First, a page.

Japan has one of the highest rates of suicide in the world
Nanae said she became a target for bullies after she transferred schools
Her mother blames the culture of "collective thinking" in Japanese schools
Nanae Munemasa was at elementary school when the bullying started.
The 17-year-old student says she was beaten by boys with broom sticks, slapped in the girls’ bathroom, and even attacked during a swimming lesson.
“I was the last one to get out of the pool,” she said. “A brush flew out of nowhere and it hit me underwater. I nearly drowned. I had a huge bump on my forehead.”
Nanae started skipping school, and even thought about taking her own life.
She’s not alone.
More Japanese school pupils commit suicide on September 1 each year than on any other date, according to figures collated by Japan’s suicide prevention office over a period of more than 40 years.
The grim spike in the statistics is linked to the typical start date of the new school term after the summer holiday has ended.
“The long break from school enables you to stay at home, so it’s heaven for those who are bullied,” Nanae said. “When summer ends, you have to go back. And once you start worrying about getting bullied, committing suicide might be possible.”
Japan has one of the highest rates of suicide in the world, and it is the leading cause of death among those aged 15-39. The government’s figures show that in total 18,048 under-18s took their own lives between 1972 and 2013.
Nanae said she became a target for bullies after she transferred schools for a short time before returning – meaning she was branded as a truant.
When the bullying worsened, she considered suicide, but did not go through with it.
“I thought that actions such as cutting my wrist would cause trouble for my parents, and committing suicide would not solve anything.”
In the end, Nanae decided to stop going to school and stayed at home for nearly a year.
Nanae’s mother, Mina Munemasa, was supportive of her daughter’s decision.
“Nanae was saying things like, ‘If I jump off the Tokyo Tower, I think I can fly,” Mina said. “I don’t think school is a place where you have to risk your life to go.”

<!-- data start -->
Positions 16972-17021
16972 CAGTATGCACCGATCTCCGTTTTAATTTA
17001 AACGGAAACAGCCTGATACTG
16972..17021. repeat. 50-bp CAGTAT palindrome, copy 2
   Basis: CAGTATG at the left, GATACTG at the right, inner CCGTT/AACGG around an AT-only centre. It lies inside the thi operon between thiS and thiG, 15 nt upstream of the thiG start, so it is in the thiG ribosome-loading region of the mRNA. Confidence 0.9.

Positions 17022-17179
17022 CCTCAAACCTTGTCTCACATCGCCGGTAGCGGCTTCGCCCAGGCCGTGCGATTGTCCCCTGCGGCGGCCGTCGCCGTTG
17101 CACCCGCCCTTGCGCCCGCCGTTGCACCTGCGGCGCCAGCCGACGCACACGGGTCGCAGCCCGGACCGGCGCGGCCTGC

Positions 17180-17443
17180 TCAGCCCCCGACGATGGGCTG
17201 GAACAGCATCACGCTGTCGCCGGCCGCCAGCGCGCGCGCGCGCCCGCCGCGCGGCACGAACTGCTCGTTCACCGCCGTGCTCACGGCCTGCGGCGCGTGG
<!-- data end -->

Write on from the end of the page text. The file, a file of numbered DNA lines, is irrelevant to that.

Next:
Nanae thinks the Japanese education system’s focus on collective thinking is at the root cause of the problem.
“In Japan, you have to fall in line with other people. And if you cannot do that, you’re either ignored or bullied,” she said. “You are required to have a unified opinion, and it crushes the uniqueness every person has. But that uniqueness is not something to destroy.”
Some experts agree. Child psychiatrist Dr. Ken Takaoka said the suicide rate increases when school restarts because schools “prioritize collective (action). Children who do not get along in a group will suffer.”
To raise awareness of the issue, a Japanese non-profit organization, Futoko Shimbun, is even printing a newspaper for children who stay home to avoid bullying. Keiko Okuchi, one of the organization’s representatives, said the problem is exacerbated by a culture that dictates that going to school is the only option.
“It is a living hell for children who know that they’ll be bullied at school, yet they have no other choice but to go,” she said.
Now, Nanae has returned to her studies and is also singing in a pop band called Nanakato along with her brother. Nanae hopes that one day they will have enough fans to fill Tokyo’s famous arena Budokan, and play their music in a foreign country.
Nanae is also trying to help others being bullied by writing a blog about what she went through.
“It would be great if (the blog) helps at least one person stop thinking about committing suicide,” she said.
Nanae’s mother said her daughter’s time on the Internet was a key factor in helping her get through the bullying.
“By creating connections with people in Japan as well as other countries, she was able to regain her confidence,” Mina said.
“Adults tend to say that the Internet is dangerous but there are definitely some children who are saved by it.”
If you have had thoughts of suicide, please seek help: National Suicide Prevention Lifeline, 1 (800) 273-8255.
CNN’s Junko Ogura and journalist Eimi Yamamitsu in Tokyo contributed to this report.